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Quaker Fall Laxfest followup: Duke’s L.C. defenseman Griffin (Jenkintown High) enjoys club tourney exposure

Wednesday, 7th November 2012

Categories Boy's/Men's, Club, Recruiting  

By Chris Goldberg, Posted 11/7/12

Of the nearly 500 players among the 20 teams that competed Sunday in the Quaker Fall Laxfest at Radnor High, few enjoyed the event as much as Jamie Griffin of the Duke’s Lacrosse Club Blue (2015) squad.

Duke’s LC Blue’s Jamie Griffin

Griffin, a sophomore defenseman/LSM, attends Jenkintown High, which does not offer boys’ lacrosse. Therefore, competing against many of the top club teams from throughout the East Coast was key for being recognized.

“My only chance to play right now is on a club team, so I want to come out and play hard,” he said. “Since I am not playing high school I have to show myself. The games are played at a high speed that I can’t play at all year so I really have to hustle.”

Griffin – who aspires to one day play at the Division I level – said he hopes to play high school lacrosse through a co-op sponsorship program with another neighboring school. He has played with the Abington Lacrosse Club and is pleased to have made the Dukes, a highly-rated Philly team with a national reputation.

“It does help playing with really good lacrosse players that have great lacrosse IQs,” he said. “Playing with them really helps me to improve.

“The competition was great. I just had to work hard to stay warm.”

The Duke’s L.C. Green (2014) team also competed Sunday in a tourney field that had 10 Philly clubs and were joined by four Long Island squads (Sting, Express, FLG and Outlaws) as well as teams from Maryland (Hardshells), Virginia (MadLax, VA Lacrosse Club), New England (Storm), New Jersey (Leading Edge) and Central New York (RoadHawks).

Click here for Monday’s story highlighting four of the Philly teams and Tuesday’s article featuring four more.

Duke’s Green defenseman Mike Mazzola (Haverford School)also appreciated the exposure on Sunday. He has only been playing the sport for several years and is hoping to earn varsity time this year.

Duke’s LC Green’s Mike Mazzola

“Everything is going well; my goals is to talk to some coaches and to get some new ones interested and possibly find a home after this tournament,” he said. “I feel I am playing well.

“It’s always hard to get warmed up, but I feel I am playing well and this is good competition. I have played with a lot of these guys before so that helps.”

Mazzola said the event helped him see what he most needs to work on.

“I definitely need to work on stick checks and stripping,” he said. “I have only played lacrosse a couple years.”

Did he notice the more than 100 college coaches?

“Not so much but when you get to the sidelines fighting for a groundball you begin seeing them in the corner of your eye,” he said. “Sometimes you are playing in front of coaches you have talked to a couple times and it’s nerve wracking. You don’t want to mess up and have them lose interest.”

The Long Island Sting regularly competes in the Laxfest and features players from around the country. This year it had two players from California as well as players from Texas, Florida, Georgia and Illinois.

Long Island Sting players at Sunday’s Quaker Fall Laxfest included (from left) Ross O’Shea of California’s Harvard-Westlake, Ted Forst of Bronxville, NY; and Ben Lipscomb of The Woodlands, TX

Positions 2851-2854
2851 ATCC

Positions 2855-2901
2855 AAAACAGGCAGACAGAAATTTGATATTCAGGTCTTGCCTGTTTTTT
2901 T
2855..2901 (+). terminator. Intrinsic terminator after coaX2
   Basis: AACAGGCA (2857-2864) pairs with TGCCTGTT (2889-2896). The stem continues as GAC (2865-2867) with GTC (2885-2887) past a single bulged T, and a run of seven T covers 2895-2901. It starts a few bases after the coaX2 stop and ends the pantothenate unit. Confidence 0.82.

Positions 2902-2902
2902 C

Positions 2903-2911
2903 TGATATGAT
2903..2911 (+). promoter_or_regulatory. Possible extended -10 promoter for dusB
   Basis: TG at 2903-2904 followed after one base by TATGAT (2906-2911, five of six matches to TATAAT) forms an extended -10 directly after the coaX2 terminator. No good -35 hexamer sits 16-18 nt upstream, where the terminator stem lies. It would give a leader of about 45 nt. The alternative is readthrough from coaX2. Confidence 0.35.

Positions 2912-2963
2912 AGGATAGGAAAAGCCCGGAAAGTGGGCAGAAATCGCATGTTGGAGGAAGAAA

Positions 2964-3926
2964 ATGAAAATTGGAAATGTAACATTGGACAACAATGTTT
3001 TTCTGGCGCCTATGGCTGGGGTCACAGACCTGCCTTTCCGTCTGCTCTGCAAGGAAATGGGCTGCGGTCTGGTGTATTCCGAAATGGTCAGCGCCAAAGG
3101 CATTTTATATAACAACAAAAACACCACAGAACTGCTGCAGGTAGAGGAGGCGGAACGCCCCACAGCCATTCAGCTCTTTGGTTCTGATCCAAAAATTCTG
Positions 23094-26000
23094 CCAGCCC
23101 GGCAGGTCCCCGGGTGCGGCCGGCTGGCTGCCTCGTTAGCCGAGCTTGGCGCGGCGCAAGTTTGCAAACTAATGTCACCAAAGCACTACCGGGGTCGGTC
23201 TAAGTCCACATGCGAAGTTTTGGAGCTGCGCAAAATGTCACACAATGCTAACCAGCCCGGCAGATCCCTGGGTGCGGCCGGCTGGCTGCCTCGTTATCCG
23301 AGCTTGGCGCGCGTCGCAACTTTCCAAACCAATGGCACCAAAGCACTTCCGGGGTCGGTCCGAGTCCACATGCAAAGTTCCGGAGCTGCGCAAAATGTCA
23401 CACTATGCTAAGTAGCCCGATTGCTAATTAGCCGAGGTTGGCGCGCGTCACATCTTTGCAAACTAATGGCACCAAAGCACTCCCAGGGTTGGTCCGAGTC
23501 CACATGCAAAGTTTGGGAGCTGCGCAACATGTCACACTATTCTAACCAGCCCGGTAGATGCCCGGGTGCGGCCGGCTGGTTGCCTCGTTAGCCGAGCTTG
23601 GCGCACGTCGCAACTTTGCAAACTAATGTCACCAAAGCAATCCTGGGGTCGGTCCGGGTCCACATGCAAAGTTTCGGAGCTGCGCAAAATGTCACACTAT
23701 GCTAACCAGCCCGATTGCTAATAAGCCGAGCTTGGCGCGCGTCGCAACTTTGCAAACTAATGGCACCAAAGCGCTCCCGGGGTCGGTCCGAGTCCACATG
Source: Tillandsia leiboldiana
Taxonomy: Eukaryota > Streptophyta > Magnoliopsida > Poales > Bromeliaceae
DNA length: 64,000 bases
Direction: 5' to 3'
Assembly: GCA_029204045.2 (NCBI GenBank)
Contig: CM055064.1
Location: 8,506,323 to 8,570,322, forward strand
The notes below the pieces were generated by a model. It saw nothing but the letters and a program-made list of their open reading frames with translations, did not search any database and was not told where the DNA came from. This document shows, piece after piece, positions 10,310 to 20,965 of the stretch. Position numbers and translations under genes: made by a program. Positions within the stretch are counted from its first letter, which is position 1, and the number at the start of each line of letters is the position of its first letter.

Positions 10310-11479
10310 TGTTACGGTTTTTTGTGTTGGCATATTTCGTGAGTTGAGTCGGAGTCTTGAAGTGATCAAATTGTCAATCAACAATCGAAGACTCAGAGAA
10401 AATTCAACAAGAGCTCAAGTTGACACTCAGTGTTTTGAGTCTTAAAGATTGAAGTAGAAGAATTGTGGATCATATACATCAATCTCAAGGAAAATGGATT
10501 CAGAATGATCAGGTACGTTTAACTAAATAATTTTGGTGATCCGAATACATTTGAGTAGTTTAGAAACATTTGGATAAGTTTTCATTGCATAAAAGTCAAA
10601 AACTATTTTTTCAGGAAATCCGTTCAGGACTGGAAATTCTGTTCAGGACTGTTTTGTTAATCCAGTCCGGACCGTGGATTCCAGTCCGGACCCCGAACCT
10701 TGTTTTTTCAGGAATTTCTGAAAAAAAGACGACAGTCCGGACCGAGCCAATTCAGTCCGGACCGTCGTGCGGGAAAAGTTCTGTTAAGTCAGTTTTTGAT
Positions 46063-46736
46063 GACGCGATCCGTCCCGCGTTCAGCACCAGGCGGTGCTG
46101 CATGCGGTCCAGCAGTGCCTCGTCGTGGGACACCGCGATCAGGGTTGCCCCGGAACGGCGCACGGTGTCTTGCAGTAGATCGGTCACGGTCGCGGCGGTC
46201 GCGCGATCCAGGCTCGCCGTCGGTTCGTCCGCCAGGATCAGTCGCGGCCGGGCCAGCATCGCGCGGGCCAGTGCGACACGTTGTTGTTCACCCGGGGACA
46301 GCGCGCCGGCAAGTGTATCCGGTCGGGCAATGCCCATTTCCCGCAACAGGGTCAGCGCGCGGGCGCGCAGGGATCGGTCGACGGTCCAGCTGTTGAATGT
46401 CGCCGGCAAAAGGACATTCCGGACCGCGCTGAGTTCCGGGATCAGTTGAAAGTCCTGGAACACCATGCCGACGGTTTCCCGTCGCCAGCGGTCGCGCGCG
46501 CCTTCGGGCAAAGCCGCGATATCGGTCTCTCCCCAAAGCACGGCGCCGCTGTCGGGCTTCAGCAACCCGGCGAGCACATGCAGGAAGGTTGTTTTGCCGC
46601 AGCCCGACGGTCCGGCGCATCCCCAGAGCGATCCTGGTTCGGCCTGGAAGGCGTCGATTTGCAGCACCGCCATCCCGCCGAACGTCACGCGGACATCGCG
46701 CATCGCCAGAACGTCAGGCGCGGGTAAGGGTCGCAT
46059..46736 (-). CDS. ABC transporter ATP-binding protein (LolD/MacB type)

One from California, Malibu’s Ross O’Shea, a lefty attackman for Harvard-Westlake High in North Hollywood, managed to find some warm clothes for his trip to the East.

“Everybody her has a lot of goals and the main one is being recruited,” he said, “but my main goal is becoming a better lacrosse player.

“Out on the West Coast we have great competition, but coming here to the East Coast with all these hotbeds definitely helps me to develop skills as a player and teaches me things I never see on the West Coast. The defense is amazing here; my biggest goal is to become a better all-around attackman.”

O’Shea admitted that the weather in California was much warmer than the frigid conditions Sunday – but he did not mind.

“Right now it’s 90 degrees in California,” he said. “When you are out West and packing you definitely need tights and sweatshirts. But when you get out here it’s not too bad. I like the cold.”

Bronxville sophomore attackman Ted Forst played some varsity last year for a team that reached the New York Class C state semifinals. He relished being scouted by the many coaches.

“I have been playing on the Sting for a couple years and my main goal is to have a lot of an win some games,” he said. “There are a ton of coaches all over the sidelines and this ia great opportunity. It’s one of the top Fall tournaments and it’s always fun to play out here.

“You play against some of the best competition and you also get to watch some of the best players. You get to take in their moves and see where you rank up against them.”

Forst attends school just north of Manhattan. He was one of many in the New York city and Long Island area that got hit hard by Hurricane Sandy.

“I still don’t have power; we were supposed to get it back on Sunday night, but they have been saying that the last couple days,” he said.

Ben Lipscomb is a senior (headed for PG year) midfielder/attackman from The Woodlands, north of Houston, Texas. He earned All-State last year when he helped his team go 16-2 before it fell to eventual state champion Highland Park.

“I love coming out to the East,” he said. “Lacrosse is getting strong in Houston and our top rivals are in Dallas.

“I want to get recruited and play out here in college. It’s great competition; the goalkeeping is phenomenal and everybody’s sticks are a lot better. The caliber of play is just better out here.”


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